The more often students can interact with each other about the text, the more engaged they'll be. I've found that the activities in Texts & Lessons (Daniels/Steineke) have been really useful for this. A few: Save the Last Word for Me, Find an Expert, Tweet a Text, Sketching through the Text (and then students use each other's sketches to explain the text), Written Discussion, Carousel Brainstorming, Tableaux, Quotation Mingle.
You must sign in before we can post your answer.
Don't have an account? Sign up only takes a few seconds.
The New York Times Learning Network just published a long article on multiple types of "annotation" that may be helpful. Check it out: http://learning.blogs.nytimes.com/2015/11/12/skills-and-strategies-annotating-to-engage-analyze-connect-and-create/
When I was in high school, we had to assume the role of a character from our book and then react to a given situation based on our understanding of the character. It was a thoughtful exercise that made us dig deep to try to understand each characters point of view. It provided a nice interactive break (somewhat humorous as well) and also generated a great deal of debate.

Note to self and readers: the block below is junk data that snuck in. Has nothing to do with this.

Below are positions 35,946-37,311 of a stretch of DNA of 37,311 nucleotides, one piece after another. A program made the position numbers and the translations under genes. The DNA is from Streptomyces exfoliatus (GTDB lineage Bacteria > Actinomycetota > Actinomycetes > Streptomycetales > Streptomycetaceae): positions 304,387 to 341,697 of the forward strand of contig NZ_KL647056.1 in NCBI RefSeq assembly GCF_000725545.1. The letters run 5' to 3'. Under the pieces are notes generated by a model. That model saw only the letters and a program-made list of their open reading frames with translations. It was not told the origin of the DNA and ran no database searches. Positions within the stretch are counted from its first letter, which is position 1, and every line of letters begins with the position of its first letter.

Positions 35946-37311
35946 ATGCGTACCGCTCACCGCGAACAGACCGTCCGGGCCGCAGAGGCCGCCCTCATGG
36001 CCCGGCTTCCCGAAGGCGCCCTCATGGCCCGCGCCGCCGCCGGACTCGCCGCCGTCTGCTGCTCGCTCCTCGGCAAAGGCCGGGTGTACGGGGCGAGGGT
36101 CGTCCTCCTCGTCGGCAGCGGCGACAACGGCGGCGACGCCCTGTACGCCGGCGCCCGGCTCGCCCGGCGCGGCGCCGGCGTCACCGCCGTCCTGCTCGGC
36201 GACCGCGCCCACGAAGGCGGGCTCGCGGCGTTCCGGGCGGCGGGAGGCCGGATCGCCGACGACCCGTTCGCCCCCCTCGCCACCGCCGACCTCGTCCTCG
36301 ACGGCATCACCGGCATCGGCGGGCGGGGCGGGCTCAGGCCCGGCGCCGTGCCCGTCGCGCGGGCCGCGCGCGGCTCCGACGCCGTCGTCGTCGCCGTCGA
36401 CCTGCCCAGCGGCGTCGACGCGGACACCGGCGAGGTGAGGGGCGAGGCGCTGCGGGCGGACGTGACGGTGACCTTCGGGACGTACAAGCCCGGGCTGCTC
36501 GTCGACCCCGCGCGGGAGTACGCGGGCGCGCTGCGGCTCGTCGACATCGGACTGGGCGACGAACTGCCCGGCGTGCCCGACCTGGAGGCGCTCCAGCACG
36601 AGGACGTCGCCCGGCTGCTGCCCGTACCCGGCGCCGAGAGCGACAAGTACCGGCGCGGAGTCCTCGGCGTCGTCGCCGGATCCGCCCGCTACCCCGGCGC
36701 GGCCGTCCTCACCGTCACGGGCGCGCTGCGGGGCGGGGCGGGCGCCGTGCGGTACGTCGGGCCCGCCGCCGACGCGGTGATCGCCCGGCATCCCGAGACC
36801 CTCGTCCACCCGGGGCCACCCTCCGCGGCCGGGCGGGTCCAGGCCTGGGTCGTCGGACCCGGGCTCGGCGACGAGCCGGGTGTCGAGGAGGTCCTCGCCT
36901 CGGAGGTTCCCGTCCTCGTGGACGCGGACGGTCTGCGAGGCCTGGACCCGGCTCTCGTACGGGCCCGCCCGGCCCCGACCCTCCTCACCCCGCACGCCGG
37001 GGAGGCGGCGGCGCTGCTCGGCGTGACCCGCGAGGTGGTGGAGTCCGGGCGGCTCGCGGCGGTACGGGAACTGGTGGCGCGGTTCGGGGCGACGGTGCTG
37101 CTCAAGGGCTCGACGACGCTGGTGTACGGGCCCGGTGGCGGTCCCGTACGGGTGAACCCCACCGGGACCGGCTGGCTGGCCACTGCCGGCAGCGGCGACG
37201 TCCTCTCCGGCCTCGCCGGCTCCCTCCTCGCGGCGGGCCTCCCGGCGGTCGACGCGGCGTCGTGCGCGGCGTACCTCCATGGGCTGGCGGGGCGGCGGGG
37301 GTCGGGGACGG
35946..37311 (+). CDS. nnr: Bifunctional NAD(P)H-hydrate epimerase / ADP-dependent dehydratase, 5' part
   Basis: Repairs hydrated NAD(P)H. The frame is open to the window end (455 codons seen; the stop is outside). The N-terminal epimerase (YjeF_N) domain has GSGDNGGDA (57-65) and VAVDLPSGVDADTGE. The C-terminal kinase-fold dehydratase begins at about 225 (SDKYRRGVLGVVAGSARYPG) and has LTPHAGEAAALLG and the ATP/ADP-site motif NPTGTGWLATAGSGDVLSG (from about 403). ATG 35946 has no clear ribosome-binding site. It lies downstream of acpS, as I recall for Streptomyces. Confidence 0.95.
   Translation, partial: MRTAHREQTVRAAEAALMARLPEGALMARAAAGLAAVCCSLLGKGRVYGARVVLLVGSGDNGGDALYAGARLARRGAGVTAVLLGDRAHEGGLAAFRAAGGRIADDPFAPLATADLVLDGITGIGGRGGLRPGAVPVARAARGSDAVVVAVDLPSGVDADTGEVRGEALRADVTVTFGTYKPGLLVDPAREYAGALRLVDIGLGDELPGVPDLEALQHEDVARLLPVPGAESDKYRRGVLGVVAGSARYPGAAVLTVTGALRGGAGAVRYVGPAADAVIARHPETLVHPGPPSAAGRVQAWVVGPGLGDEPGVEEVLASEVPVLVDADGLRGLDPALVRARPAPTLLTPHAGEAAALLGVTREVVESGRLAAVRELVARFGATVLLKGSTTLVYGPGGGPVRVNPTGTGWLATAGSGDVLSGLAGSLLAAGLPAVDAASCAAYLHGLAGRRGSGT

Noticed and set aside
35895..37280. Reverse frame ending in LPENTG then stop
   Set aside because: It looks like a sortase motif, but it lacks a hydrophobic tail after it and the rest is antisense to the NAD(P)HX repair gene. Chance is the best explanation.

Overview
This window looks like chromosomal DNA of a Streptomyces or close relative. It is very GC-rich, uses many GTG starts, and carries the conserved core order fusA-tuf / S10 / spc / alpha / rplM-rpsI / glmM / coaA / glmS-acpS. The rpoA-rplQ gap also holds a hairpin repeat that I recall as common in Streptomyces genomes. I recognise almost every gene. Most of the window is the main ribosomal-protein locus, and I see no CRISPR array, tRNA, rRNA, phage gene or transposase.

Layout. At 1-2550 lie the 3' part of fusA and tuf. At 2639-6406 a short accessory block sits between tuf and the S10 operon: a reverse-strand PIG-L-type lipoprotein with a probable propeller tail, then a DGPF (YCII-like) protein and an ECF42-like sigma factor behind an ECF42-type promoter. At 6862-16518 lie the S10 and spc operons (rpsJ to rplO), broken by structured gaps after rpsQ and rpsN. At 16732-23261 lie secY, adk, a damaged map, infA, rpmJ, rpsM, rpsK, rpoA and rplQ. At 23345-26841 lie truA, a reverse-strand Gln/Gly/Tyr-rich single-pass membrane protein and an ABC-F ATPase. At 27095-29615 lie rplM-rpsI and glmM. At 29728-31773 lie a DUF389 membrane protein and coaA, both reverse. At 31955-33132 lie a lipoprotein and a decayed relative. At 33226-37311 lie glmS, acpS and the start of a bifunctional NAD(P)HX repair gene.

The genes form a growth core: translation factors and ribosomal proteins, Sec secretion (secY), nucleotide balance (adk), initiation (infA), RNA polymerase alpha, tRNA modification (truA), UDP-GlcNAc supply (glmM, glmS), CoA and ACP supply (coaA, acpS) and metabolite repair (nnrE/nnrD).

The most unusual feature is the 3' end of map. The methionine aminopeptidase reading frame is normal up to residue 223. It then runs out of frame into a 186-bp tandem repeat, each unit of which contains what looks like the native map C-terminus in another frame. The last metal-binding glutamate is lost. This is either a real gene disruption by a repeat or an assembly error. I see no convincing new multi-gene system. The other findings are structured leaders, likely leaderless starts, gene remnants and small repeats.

Thanks!! All of these are really useful!
Please sign in or register so that we can respond to your feedback:
Your message has been received.
Register Now and join a community of a million educators.
Take 30 seconds to register (it's free!) and:
Teaching Channel is a thriving online community where teachers can watch, share, and learn diverse techniques to help every student grow.
Non Profit Statement
Schools, districts, and educational organizations — now you can harness the power of Teaching Channel for your teachers with the Teaching Channel Plus private collaboration platform.